The Fabulous Ripcords. VooDoo Girl (independent). This band nails the art of variety on their latest album. One song feels like it’s drawing from the church scene of the 1980 film The Blues Brothers, the next takes you to the Big Easy and, following that, you’re caught up in an Eagles- or Santana-like jam. Still, all the pieces fit.
Righteous organ bellows on the twist-inducing opening track, “If You Love Me,” complemented by Irv Lyons’ distinct and slightly gritty vocals. The growly undertone to his voice sounds like the softest grade of sandpaper gently smoothing away the final imperfections on a glass-like plank of wood.
When Pete McMahon joins the boys—which also includes Irv’s cousin Rex Lyons, Scott Ebner, Jay Gould and Phil Regan—on “Bake Me a Pie” and “VooDoo Girl,” it’s easy to see why the harp-melting, vocal-slaying local music man was sought out for the tracks: McMahon adds richness to the pre-established vintage sound.
Other striking guest contributions come from the skin-hitting Liz Strodel, tenor-blower Dugan Henhawk and the smokin’ slide guitar of Colin Aberdeen, who are all sincerely thanked in liner notes that demonstrate the beauty of modesty. The Ripcords take all the space they’ve got to point to the talents of others on the disc, rather than harping on their own, which is, by the way, worth mentioning. Regardless, the Ripcords let their own talents shine through the music rather than words.
Most of the album is upbeat and danceable with the greatest exception being the lustful “Burn This House Down”. Western influence comes through free of disguise in “Rock, Sand and Gravel,” and “Senorita” is kept burning hot thanks to Strodel’s solid salsa beat and steaming guitar and keys solos from the guys. “I’m Through” features a fiery Aberdeen in a song that reeks of bitterness (“I’m through/ I’m through/ I’m so over you”), and Henhawk rips up and down his tenor sax for a memorable solo on the jumpy “Swing Thing”.
Picking a favorite track depends on personal style preference, but “Caroline” is a steady contender with its retro reminisces to 1970s-era rootsy rockers such as The Eagles, The Band or the Allman Brothers, with some jazzy New Orleans funk bouncing off the keyboard. The throwback leads into the lively title track “VooDoo Girl” and the album concludes with the swing-dance-worthy “Jenny Lee”.
Get ready to bust a move when listening to this disc. It’s tough to sit still when the Ripcords’ beat keeps telling you to move.
Johnson & Company. Funky Guitar Man (independent). A little bit of harmony warms the blues right up on Johnson & Company’s new album. Terry Johnson’s lead vocals have a truly great timbre, smoky enough to give him blues chops but wistful enough to show some soul. It’s just a shame we don’t get a little more of them on “Wanna Take a Little Ride,” a catchy standout track. Pat Morreale’s drumming syncs in without a single seam and John Jarvis’ bass sets a cozy mood. The gradual build on “Blues Train” makes for some serious head-nodding and toe-tapping, which features a few harmonica blasts provided by Ted Toscano (“a blues brother,” according to Johnson) that spice things up. The track is just one pair of leather pants short of sounding like a Jim Morrison ditty when it breaks back down, but it works because the harmonica returns in the finale and takes no prisoners. Overall, Johnson & Company delivers a satisfying blend of straightforward Americana and bike-season solos. Come for the rock, stay for the roll.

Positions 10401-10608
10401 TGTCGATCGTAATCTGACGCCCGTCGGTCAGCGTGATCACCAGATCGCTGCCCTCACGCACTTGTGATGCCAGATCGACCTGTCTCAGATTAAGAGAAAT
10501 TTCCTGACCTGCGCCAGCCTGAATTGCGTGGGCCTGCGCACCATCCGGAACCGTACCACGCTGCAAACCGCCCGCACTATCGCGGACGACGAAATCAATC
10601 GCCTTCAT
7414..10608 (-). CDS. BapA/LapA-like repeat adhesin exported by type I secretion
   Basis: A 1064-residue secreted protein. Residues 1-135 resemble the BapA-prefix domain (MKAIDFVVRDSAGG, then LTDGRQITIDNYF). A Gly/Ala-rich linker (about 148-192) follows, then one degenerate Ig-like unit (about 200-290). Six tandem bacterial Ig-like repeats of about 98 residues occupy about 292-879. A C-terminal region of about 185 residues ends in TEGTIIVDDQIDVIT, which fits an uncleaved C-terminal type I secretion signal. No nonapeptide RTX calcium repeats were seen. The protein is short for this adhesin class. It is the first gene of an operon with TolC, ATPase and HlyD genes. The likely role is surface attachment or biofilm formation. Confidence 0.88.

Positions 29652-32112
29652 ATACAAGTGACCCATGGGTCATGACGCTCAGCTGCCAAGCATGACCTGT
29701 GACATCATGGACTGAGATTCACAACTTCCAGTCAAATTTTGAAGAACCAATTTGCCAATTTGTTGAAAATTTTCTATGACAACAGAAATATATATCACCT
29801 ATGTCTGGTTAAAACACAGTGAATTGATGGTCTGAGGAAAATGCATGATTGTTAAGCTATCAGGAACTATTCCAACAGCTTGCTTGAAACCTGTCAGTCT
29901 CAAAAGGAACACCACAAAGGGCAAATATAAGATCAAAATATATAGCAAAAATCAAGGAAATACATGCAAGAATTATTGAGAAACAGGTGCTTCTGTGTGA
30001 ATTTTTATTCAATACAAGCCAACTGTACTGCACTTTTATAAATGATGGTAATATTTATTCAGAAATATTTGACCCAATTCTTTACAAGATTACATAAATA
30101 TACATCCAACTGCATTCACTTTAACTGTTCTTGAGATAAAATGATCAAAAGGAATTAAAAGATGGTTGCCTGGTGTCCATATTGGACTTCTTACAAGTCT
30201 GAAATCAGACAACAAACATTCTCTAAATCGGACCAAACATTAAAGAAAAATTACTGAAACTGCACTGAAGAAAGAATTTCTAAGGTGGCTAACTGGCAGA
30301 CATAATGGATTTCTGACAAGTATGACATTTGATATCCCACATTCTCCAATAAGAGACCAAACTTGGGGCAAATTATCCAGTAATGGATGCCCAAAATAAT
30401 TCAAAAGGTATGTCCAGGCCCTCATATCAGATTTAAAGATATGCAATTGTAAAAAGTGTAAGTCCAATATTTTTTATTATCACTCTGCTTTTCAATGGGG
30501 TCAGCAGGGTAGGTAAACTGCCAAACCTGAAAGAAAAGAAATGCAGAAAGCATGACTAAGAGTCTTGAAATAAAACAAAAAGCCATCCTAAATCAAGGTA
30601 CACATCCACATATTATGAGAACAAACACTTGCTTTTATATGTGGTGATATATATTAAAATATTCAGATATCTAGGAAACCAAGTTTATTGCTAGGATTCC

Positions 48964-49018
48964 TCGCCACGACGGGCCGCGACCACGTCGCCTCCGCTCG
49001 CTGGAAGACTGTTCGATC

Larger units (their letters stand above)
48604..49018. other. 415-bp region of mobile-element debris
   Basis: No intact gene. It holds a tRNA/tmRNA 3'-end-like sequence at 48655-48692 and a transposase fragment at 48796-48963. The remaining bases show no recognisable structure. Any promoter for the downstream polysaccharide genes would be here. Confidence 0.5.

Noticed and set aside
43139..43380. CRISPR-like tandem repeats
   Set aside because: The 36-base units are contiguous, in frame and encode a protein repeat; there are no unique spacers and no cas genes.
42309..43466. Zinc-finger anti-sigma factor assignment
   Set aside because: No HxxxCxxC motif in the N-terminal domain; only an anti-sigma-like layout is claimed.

Jack “Penetrator” Lipton. Forgotten Boy (Rockinnn’ Records 002). This is rock‘n’roll, honey, and sometimes an album opens with sirens and police blotters. Lipton’s latest is one of those cellblock jam sessions that starts with a bang and carries out like a sentence. Be-bopping keyboards supplied by Mark Doyle on “She’s Gonna Remind You” balance out Lipton’s swampy bellow and give the song a more breezy feel than other tracks like the stompin’ “#1 Band in Town” and “What She Said.” Lipton delivers consistent two- and three-minute tunes that take enough liberties in tempo and rhythm to keep them interesting, especially on “What She Said.” Only once does the band wear listeners a little thin: “It’s My Life” could have worked just as well at four minutes as it does at nearly seven. Still, Forgotten Boy makes you want to kick back with a beer and a burger and enjoy the fact that people are still making good ol’ rock. If you have any doubts, at least Penetrator’s got you covered.